personality
disorders.
Participants
were
eight
Polish
Roman
Catholic
women
who
had
frequented
deliverance
ministries
or
individual
exorcisms
because
they
were
perceived
as
suffering
from
malignant
possession.
Following
clinical
assessment,
video-recorded
in-depth
interviews
about
possession
experiences
were
transcribed
and
subjected
to
interpretative
phenomenological
analysis.
Participants
talked
about:
(1)
Difficulties
with
expressing
emotions
and
needs;
(2)
Aversion
to
the
church
and
its
people;
(3)
Casting
spirits
out;
and
(4)
Negotiating
explanatory
models
and
seeking
help.
Data
shows
that
the
notion
of
possession
can
justify
unaccepted
conflicts
and
impulses
associated
with
anger,
sexuality,
and
attachment
needs
in
women
with
personality
disorders.
Endorsement
of,
and
identification
with
this
belief
can
prevent
people
from
taking
ownership
of
emotions
and
using
professional
treatment.
Alongside
spiritual
counselling,
priests
involved
should
have
a
basic
understanding
of
mental
disorders
and
encourage
the
use
of
clinical
consultations.
C
2021
SWPS
University
of
Social
Sciences
&
Humanities,
Research
Centre
for
Trauma
&
Dissociation.
Published
by
Elsevier
Masson
SAS.
This
is
an
open
access
article
under
the
CC
BY
license
(http://
creativecommons.org/licenses/by/4.0/).
*Corresponding
author
at:
Research
Centre
for
Trauma
&
Dissociation,
SWPS
University
of
Social
Sciences
&
Humanities,
Techniko
´w
9,
Katowice,
Poland.
E-mail
address:
ipietkiewicz@swps.edu.pl
(I.J.
Pietkiewicz).
Available
online
at
ScienceDirect
www.sciencedirect.com
https://doi.org/10.1016/j.ejtd.2021.100204
2468-7499/
C
2021
SWPS
University
of
Social
Sciences
&
Humanities,
Research
Centre
for
Trauma
&
Dissociation.
Published
by
Elsevier
Masson
SAS.
This
is
an
open
access
article
under
the
CC
BY
license
(http://creativecommons.org/licenses/by/4.0/).
experience
of
possession
(APA,
2013).
Thus,
authors
of
DSM-5
stress
the
fact
that
sudden
changes
in
behaviour
and
identity
attributed
to
possession,
may
entail
switches
between
dissociative
personality
states
in
individuals
suffering
from
Dissociative
Identity
Disorder
or
Other
Specified
Dissociative
Disorder.
However,
a
distinct
possession
category
does
not
exist
in
this
manual
(APA,
2013).
So,
possession-form
presentations
were
often
associated
with
dissociative
disorders
and
traumatic
experiences
(Pietkiewicz
&
Lecoq-Bamboche,
2017;
Ross,
2011;
Somer,
2004;
Suryani
&
Jensen,
1994;
Van
der
Hart,
Lierens,
&
Goodwin,
1996;
Van
Duijl,
Nijenhuis,
Komproe,
Gernaat,
&
De
Jong,
2010).
On
the
other
hand,
delusions
of
possessions
were
rather
linked
with
schizophrenia
(Goff,
Brotman,
Kindlon,
Waites,
&
Amico,
1991),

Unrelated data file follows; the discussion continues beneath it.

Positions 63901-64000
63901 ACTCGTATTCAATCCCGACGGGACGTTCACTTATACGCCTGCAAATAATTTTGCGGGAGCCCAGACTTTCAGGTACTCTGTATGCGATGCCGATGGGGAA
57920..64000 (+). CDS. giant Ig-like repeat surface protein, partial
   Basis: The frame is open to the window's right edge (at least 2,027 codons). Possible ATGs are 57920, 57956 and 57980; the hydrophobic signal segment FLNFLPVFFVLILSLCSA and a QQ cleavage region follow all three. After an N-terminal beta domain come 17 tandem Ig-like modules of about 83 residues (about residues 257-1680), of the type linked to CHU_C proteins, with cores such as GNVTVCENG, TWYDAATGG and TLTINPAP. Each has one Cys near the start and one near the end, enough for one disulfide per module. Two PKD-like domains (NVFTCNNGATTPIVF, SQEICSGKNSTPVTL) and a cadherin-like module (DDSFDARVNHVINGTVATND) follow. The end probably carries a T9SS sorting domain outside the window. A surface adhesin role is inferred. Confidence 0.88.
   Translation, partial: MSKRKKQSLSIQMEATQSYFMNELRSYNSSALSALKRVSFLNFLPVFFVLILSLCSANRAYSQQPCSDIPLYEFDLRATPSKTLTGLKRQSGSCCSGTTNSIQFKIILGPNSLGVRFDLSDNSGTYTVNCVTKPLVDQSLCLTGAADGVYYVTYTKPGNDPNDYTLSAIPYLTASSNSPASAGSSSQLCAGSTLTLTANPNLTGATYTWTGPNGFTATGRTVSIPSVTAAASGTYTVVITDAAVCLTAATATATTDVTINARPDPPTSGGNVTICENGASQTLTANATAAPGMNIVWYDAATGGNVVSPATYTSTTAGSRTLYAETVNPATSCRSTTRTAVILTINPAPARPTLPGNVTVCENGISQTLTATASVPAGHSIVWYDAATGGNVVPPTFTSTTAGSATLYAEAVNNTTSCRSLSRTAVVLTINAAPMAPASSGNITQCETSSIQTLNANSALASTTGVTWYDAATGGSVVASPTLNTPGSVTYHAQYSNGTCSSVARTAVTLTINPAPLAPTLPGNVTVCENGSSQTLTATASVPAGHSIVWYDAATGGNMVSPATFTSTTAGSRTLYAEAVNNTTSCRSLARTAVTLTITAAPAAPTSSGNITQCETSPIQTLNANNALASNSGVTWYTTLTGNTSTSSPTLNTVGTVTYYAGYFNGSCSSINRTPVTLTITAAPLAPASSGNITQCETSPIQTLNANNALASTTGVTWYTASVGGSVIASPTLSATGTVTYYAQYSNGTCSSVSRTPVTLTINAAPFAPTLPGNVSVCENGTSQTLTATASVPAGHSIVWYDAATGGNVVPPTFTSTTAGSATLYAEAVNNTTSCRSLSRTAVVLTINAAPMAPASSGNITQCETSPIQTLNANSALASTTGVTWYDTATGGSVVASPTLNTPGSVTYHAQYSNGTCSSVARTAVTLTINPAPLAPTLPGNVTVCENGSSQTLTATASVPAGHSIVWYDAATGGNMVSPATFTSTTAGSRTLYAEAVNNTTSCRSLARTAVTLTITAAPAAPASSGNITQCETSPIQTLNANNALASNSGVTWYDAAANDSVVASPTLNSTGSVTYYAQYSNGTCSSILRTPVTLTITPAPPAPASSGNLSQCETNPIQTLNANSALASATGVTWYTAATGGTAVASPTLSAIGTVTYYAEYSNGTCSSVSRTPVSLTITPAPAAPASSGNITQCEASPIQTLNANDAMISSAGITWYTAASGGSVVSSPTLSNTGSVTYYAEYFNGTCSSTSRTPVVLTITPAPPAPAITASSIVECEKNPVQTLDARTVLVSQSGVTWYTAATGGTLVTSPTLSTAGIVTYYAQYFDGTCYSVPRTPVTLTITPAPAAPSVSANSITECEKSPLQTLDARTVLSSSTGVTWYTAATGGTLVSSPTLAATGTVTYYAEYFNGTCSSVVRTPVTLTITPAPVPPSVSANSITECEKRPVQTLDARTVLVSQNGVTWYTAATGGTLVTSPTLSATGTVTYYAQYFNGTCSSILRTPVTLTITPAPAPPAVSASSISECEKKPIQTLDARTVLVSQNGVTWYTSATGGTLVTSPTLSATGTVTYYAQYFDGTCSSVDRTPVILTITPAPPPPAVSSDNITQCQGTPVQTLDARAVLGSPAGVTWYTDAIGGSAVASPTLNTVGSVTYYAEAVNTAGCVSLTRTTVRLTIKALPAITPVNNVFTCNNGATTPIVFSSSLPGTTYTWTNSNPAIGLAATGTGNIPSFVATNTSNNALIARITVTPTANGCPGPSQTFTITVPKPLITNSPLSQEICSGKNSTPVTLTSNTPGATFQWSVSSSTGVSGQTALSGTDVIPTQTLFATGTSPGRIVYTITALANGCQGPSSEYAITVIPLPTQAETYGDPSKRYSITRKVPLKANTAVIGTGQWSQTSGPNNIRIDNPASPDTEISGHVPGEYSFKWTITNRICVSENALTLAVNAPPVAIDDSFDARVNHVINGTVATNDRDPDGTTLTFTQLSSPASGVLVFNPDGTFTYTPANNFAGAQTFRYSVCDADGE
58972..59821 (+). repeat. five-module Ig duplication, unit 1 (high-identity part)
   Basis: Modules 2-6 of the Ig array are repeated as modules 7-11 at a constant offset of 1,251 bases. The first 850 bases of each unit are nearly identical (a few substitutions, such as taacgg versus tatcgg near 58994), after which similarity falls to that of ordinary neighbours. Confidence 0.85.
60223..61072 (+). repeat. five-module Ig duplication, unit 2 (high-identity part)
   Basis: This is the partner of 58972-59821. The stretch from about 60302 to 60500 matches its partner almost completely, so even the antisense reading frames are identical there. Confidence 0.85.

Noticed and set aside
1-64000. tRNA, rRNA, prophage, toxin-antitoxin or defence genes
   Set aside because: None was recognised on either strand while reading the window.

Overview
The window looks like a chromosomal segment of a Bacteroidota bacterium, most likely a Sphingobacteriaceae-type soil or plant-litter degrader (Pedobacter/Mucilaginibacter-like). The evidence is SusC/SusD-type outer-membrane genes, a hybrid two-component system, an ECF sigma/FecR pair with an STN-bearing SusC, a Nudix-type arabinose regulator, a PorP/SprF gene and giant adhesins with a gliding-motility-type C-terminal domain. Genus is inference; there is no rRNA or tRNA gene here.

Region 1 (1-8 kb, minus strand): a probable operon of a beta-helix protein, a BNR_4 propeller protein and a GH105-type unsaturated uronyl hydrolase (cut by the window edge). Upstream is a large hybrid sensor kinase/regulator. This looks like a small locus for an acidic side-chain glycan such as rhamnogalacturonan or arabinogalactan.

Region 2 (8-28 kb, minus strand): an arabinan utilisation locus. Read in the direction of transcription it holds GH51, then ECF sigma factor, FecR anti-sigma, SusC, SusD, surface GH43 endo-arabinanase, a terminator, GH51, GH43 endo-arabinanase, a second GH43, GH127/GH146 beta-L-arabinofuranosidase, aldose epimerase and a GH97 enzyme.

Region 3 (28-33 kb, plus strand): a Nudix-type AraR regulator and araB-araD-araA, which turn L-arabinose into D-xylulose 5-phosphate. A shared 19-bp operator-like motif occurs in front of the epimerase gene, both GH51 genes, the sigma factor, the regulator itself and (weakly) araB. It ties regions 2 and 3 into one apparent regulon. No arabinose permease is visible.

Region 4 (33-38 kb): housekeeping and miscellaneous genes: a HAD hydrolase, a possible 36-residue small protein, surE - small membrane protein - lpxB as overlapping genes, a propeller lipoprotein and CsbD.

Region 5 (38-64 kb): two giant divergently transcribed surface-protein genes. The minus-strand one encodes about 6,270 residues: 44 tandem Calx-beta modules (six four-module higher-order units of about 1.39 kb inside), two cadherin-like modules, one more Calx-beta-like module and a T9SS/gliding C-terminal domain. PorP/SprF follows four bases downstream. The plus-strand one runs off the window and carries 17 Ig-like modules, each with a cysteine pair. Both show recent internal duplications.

but
there
is
insufficient
research
exploring
possession
in
the
context
of
psychosis.
Kua,
Sim,
and
Chee
(1986)
observe
that
some
people
were
wrongly
diagnosed
with
schizophrenia
only
because
they
held
beliefs
about
being
controlled
by
alien
forces,
so
fulfilling
the
criterion
of
Schneiderian
first-rank
symptoms.
However,
having
strong
beliefs
in
spirit
possession
does
not
have
to
indicate
delusions.
Various
authors
stress
that
all
experiences
and
beliefs
must
be
understood
within
the
context
in
which
they
appear
because
cultural
factors,
including
folk
beliefs
and
practices,
will
affect
both
clinical
presentations
and
people’s
explanatory
models
(e.g.,
Kua
et
al.,
1986;
Tseng,
2001).
People
labelled
or
identifying
themselves
as
possessed
and
using
religious
coping
strategies
may
represent
a
heterogeneous
group
of
diagnostic
categories,
including:
schizophrenia,
dissocia-
tive
disorders,
and
also
personality
disorders.
However,
possession
experiences
have
been
insufficiently
explored
in
the
last
category
(Pietkiewicz
&
Lecoq-Bamboche,
2017;
Pietkiewicz,
Lecoq-Bambo-
che
et
al.,
2019;
Van
der
Hart
et
al.,
1996).
There
also
may
be
individuals
without
a
psychiatric
diagnosis
who
simply
express
their
conflicts
and
needs
in
a
culturally
legitimate
way
(Pietkie-
wicz,
2008).
Experiences
attributed
to
spirit
possession,
ways
of
reporting
them,
and
accompanying
symptoms
have
never
been
clinically
analysed
in
detail,
although
existing
research
has
compared
possession
narratives
with
local
categories
and
phenomena
described
in
psychiatric
manuals
(Somer,
2004;
Van
der
Hart
et
al.,
1996;
Van
Duijl,
Kleijn,
&
De
Jong,
2013).
Pietkiewicz,
Pietkiewicz,
Lecoq-Bamboche,
and
Van
der
Hart
(2019)
stress
the
need
for
more
qualitative
studies
in
which
individuals
labelled
as
possessed,
while
using
religious
methods
would
be
subjected
to
thorough
clinical
assessment.
People
have
a
natural
tendency
to
search
for
meaning,
especially
when
they
face
illness
or
distress
(Pargament,
1997).
Cultural
psychiatrists
use
the
term
‘explanatory
models’
(EMs)
to
describe
the
concepts
about
an
episode
of
sickness
developed
by
individuals,
its
aetiology,
severity,
symptoms,
potential
risks,
and
recommended
treatment
(Kleinman,
1980;